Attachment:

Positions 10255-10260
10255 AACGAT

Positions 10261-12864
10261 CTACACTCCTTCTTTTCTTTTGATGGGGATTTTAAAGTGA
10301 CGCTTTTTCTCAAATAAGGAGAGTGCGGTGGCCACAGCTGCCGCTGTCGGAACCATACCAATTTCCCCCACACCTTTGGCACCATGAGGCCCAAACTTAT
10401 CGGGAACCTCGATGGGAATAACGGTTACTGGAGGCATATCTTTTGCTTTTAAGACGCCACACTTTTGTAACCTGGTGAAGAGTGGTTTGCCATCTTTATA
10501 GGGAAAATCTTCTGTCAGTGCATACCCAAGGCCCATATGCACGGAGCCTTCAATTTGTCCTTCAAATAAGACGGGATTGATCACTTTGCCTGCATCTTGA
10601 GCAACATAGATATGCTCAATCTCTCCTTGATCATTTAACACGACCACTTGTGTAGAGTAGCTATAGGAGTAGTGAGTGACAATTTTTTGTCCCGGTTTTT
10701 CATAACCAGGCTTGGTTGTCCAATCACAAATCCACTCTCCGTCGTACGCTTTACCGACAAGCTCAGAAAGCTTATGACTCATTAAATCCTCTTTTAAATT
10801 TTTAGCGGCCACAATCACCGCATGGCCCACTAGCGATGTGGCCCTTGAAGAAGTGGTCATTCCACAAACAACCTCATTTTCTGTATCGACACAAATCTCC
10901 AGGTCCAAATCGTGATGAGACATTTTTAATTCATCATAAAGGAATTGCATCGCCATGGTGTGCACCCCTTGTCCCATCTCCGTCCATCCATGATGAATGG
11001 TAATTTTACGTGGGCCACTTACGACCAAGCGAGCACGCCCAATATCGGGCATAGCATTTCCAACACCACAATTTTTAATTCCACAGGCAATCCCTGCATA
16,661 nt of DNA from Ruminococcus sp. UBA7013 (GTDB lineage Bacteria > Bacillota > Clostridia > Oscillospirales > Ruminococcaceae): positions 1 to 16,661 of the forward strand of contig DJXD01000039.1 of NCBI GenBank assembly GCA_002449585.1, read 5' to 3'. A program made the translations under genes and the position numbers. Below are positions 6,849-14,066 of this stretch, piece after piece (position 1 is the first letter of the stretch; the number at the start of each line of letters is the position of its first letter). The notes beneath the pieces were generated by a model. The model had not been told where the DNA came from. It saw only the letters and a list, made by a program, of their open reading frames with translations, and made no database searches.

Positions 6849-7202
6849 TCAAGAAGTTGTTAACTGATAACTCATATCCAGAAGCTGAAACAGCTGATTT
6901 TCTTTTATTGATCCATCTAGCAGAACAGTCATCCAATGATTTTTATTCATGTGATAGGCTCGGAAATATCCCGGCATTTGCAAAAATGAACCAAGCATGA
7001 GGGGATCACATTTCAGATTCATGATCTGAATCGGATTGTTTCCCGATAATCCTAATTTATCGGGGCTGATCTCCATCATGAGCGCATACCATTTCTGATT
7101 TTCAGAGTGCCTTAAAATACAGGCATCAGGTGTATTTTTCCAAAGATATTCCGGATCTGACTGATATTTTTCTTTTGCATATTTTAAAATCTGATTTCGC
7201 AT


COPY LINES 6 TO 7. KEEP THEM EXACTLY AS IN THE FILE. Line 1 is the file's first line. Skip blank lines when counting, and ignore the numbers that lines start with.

10401 CGGGAACCTCGATGGGAATAACGGTTACTGGAGGCATATCTTTTGCTTTTAAGACGCCACACTTTTGTAACCTGGTGAAGAGTGGTTTGCCATCTTTATA
10501 GGGAAAATCTTCTGTCAGTGCATACCCAAGGCCCATATGCACGGAGCCTTCAATTTGTCCTTCAAATAAGACGGGATTGATCACTTTGCCTGCATCTTGA